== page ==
We pay little attention to supporting editors at our peril, as some publishers have discovered, but I still find it a scandal that editors are appointed, shown how to use the submission system, sent a few links to resources, and left to get on with things.

As you can tell, this is my “soapbox” issue, and I could go on, and on: so I’ll step down now.

Q: Learned Publishing seems to have gained in prominence in the last few years. Is that an accurate perception? If so, what factors have contributed?

Smart: Yes, the past 5 years has seen a large change in the journal. I’ve been really lucky to be at the helm during all of this. When I took over we struggled to obtain sufficient content for each issue, and we mostly had to commission pieces. We are now lucky enough to be in a position to reject about half of our submissions (although I always hate this part of being an editor) and have more than enough for each issue: this year has seen a 50% increase in submissions (although this may well be a blip due to the conditions). We also now include much more original research content, so the journal has changed into more of an academic, scholarly journal, than it was previously.

I think there are several reasons for the change. One may be inclusion on the Wiley platform, which we moved onto in 2015. Prior to this we self-published, and we simply didn’t get the visibility of being part of a large journal package. I would like to think that the other reasons for the change included the following activities (which are based on my own training course for editors, so I needed to follow my own guidelines!):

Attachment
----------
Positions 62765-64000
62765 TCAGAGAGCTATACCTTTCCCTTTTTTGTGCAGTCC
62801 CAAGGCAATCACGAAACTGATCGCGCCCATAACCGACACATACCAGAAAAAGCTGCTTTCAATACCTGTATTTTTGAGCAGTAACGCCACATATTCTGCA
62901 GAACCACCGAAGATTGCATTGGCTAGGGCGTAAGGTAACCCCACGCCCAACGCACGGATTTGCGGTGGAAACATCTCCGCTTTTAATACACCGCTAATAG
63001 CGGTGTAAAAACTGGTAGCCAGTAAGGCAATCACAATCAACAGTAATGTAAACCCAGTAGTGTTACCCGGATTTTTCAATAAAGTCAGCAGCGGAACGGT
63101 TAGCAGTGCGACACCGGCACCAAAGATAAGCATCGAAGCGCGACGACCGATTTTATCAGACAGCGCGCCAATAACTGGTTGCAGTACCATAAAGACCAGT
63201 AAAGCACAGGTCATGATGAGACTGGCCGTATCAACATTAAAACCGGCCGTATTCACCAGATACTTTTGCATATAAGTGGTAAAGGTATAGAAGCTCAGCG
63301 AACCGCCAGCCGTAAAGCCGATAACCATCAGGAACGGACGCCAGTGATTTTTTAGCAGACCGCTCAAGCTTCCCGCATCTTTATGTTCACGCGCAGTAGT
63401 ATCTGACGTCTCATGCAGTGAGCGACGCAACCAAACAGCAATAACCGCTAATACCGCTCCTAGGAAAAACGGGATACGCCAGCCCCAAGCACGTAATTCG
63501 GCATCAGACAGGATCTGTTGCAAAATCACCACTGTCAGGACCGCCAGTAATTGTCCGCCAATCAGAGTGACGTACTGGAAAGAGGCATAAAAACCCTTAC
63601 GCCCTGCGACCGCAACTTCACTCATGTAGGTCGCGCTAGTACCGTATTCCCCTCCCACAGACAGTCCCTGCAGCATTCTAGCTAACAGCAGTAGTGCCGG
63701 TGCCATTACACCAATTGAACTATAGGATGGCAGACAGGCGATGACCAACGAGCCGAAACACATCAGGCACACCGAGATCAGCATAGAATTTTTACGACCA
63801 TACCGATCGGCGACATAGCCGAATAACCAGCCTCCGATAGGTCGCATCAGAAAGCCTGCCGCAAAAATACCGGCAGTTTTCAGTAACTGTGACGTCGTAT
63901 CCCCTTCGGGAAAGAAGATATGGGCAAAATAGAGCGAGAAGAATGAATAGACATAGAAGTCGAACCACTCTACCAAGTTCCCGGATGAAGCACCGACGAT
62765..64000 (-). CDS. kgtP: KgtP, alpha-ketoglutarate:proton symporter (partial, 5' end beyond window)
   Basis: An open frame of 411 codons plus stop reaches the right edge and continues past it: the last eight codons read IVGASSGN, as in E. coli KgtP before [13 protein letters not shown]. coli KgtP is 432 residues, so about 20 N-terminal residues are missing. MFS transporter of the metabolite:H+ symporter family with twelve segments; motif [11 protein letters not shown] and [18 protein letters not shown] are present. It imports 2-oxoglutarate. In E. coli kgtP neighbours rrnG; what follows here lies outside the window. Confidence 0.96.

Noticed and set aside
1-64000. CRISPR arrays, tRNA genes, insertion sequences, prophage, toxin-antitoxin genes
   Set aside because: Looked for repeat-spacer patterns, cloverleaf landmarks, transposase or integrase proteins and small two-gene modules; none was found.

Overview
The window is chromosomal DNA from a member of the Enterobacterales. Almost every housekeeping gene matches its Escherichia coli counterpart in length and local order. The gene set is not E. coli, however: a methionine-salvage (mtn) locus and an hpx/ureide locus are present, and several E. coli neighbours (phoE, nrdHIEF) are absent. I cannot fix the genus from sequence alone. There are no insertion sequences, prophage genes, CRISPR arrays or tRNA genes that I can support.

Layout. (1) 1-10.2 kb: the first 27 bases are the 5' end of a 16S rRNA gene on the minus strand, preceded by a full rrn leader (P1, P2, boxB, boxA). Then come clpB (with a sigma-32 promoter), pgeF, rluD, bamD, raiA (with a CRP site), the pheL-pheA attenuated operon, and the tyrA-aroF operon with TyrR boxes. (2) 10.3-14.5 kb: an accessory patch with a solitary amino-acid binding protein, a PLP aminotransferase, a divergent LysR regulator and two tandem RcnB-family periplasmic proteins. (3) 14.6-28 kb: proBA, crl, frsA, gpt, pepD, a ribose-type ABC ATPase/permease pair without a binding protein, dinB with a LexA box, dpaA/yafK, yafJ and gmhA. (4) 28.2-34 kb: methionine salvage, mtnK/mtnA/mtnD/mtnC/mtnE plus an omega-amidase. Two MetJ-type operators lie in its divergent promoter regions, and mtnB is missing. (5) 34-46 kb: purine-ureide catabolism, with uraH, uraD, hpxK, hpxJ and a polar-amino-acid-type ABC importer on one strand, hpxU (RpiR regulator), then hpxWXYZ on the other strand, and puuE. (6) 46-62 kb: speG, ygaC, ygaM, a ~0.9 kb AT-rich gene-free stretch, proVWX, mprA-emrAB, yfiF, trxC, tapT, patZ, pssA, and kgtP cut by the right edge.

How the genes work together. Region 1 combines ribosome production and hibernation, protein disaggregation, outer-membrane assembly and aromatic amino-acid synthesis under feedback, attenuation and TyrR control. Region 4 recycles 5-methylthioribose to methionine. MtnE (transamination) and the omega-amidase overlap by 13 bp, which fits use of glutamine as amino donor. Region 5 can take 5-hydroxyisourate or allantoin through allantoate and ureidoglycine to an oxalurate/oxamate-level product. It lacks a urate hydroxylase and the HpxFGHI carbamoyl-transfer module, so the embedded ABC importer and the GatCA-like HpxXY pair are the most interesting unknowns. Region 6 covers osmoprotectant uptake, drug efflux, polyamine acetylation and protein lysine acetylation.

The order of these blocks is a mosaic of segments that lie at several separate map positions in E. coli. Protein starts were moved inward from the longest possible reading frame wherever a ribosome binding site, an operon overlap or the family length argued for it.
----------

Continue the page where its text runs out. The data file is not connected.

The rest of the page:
• A lot of networking — and I mean a lot. Particularly at the beginning, I spent a lot of time approaching authors and new reviewers. Whenever I saw an interesting article or research I reached out to the author to say hello, discuss their article/research and ask them about submitting to us. For every submission I make a point of inviting a reviewer who may not have heard of us — as a way of introducing us to them and raising our visibility with them.
  • I also spend a lot of time on articles. In the first few years I worked closely with several authors to entirely re-write their articles (remember I said that researchers don’t always make good editors — well neither do they always make great authors). We still do this where the content of the article is great, but the delivery lets them down — after all, we want people to read our articles.
  • We also restructured the journal, introducing new article types and recreating our vision and aims and scope to make them more attractive and relevant to our community.
  • We restructured our editorial board, bringing on more people, extending our network (although there is still work to be done with diversification).
  • We introduced the thematic January issue which provides a chance to contact new authors and commission content, and helped us to create collections which we hope are useful to our readers.
  • And finally, I use Twitter a lot to spread the key items that our articles are reporting, which has raised our visibility more broadly.

In all of this I have been fantastically supported by our North American Editors, Judy Luther in the first couple of years and Lettie Conrad since then — I couldn’t have done much of this without them.

Q: As you see research come through, what trends are you observing? What’s the leading edge of research and thinking like now compared to 5-10 years ago?